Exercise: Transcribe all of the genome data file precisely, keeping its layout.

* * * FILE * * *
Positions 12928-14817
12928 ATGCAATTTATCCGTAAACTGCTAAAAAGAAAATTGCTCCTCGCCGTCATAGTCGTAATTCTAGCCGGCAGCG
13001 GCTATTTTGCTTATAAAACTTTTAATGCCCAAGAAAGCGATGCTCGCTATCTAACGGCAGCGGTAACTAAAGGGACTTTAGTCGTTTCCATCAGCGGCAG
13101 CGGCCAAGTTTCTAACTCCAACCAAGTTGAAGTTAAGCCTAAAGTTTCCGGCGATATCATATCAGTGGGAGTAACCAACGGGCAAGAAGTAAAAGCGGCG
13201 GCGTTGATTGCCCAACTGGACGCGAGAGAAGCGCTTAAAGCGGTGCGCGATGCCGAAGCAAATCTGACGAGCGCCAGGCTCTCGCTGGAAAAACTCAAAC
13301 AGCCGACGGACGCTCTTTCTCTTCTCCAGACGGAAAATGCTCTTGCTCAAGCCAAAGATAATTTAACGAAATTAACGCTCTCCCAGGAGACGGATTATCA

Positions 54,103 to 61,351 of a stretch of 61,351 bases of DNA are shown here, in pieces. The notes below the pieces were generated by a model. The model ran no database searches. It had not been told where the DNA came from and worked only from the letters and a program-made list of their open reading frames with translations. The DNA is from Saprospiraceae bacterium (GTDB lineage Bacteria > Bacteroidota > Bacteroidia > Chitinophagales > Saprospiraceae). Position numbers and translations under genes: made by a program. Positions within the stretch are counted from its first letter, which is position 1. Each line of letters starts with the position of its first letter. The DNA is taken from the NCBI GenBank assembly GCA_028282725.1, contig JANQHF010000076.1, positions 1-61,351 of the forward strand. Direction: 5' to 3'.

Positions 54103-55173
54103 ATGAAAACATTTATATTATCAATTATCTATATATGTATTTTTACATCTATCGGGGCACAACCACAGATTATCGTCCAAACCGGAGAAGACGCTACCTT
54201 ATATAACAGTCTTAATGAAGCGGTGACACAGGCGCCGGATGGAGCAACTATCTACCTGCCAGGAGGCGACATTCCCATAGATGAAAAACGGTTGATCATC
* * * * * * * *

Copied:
Positions 12928-14817
12928 ATGCAATTTATCCGTAAACTGCTAAAAAGAAAATTGCTCCTCGCCGTCATAGTCGTAATTCTAGCCGGCAGCG
13001 GCTATTTTGCTTATAAAACTTTTAATGCCCAAGAAAGCGATGCTCGCTATCTAACGGCAGCGGTAACTAAAGGGACTTTAGTCGTTTCCATCAGCGGCAG
13101 CGGCCAAGTTTCTAACTCCAACCAAGTTGAAGTTAAGCCTAAAGTTTCCGGCGATATCATATCAGTGGGAGTAACCAACGGGCAAGAAGTAAAAGCGGCG
13201 GCGTTGATTGCCCAACTGGACGCGAGAGAAGCGCTTAAAGCGGTGCGCGATGCCGAAGCAAATCTGACGAGCGCCAGGCTCTCGCTGGAAAAACTCAAAC
13301 AGCCGACGGACGCTCTTTCTCTTCTCCAGACGGAAAATGCTCTTGCTCAAGCCAAAGATAATTTAACGAAATTAACGCTCTCCCAGGAGACGGATTATCA

Positions 54,103 to 61,351 of a stretch of 61,351 bases of DNA are shown here, in pieces. The notes below the pieces were generated by a model. The model ran no database searches. It had not been told where the DNA came from and worked only from the letters and a program-made list of their open reading frames with translations. The DNA is from Saprospiraceae bacterium (GTDB lineage Bacteria > Bacteroidota > Bacteroidia > Chitinophagales > Saprospiraceae). Position numbers and translations under genes: made by a program. Positions within the stretch are counted from its first letter, which is position 1. Each line of letters starts with the position of its first letter. The DNA is taken from the NCBI GenBank assembly GCA_028282725.1, contig JANQHF010000076.1, positions 1-61,351 of the forward strand. Direction: 5' to 3'.

Positions 54103-55173
54103 ATGAAAACATTTATATTATCAATTATCTATATATGTATTTTTACATCTATCGGGGCACAACCACAGATTATCGTCCAAACCGGAGAAGACGCTACCTT
54201 ATATAACAGTCTTAATGAAGCGGTGACACAGGCGCCGGATGGAGCAACTATCTACCTGCCAGGAGGCGACATTCCCATAGATGAAAAACGGTTGATCATC